Pepper is an extremely important vegetable worldwide in socio-economic terms. However, persistent land use, monoculture, and intensified production processes have led to soil diseases. This, along with abiotic stress, and mainly salinity of soil and waters, water stress, and suboptimal temperatures, can lead to physiological disorders emerging in peppers, e.g., cracking and Blossom end rot, which induce plant senescence, and lower not only in yields, but also in product quality. Salinity and water shortage are the two main environmental problems that crops face in the Mediterranean Region. One way of overcoming stresses from an ecological or integrated crop management viewpoint is to use grafted plants as an adaptation strategy. Initially, grafting technology has expanded in Solanaceae and Cucurbitacea species to overcome biotic stress. Nowadays, grafts are being used as several approaches to cushion the impact of climate change on agricultural systems. Furthermore, grafts allow desirable varieties by organoleptic or productivity traits, but they are sensitive to abiotic stress and can be grown under abiotic stress. As far as we know, very few studies on grafted pepper plants under abiotic stress are available.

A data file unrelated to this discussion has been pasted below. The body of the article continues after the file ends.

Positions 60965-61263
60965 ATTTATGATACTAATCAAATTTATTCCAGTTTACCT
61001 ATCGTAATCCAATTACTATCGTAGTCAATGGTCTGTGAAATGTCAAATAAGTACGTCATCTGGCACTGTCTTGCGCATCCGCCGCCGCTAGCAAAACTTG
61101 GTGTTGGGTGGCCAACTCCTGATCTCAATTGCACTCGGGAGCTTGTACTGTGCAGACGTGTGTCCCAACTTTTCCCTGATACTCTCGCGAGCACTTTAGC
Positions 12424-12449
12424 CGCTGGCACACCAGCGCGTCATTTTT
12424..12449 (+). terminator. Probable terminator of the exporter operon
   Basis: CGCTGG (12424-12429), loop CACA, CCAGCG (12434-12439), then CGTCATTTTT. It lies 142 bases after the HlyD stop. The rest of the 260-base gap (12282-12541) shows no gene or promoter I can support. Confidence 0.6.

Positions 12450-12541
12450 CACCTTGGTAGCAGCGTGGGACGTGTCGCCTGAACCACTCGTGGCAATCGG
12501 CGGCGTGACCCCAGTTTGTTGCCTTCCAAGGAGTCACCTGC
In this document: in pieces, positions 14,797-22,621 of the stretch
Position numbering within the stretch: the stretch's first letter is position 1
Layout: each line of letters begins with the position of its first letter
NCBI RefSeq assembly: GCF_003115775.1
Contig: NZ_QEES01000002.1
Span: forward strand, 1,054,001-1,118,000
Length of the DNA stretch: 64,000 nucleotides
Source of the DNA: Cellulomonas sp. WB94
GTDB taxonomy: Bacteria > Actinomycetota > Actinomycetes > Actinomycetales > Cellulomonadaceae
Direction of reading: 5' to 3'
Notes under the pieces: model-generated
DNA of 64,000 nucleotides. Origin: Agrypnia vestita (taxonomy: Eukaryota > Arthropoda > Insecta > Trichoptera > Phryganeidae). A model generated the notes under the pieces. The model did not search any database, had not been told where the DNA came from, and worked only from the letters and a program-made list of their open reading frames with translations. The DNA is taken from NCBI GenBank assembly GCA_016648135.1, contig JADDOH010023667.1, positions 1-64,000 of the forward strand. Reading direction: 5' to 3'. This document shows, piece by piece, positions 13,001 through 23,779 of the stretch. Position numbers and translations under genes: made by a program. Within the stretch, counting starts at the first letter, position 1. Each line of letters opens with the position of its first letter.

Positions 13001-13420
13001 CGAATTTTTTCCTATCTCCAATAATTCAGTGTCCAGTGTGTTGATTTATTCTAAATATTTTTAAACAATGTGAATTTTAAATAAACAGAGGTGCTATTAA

Part of the book: Climate Resilient Agriculture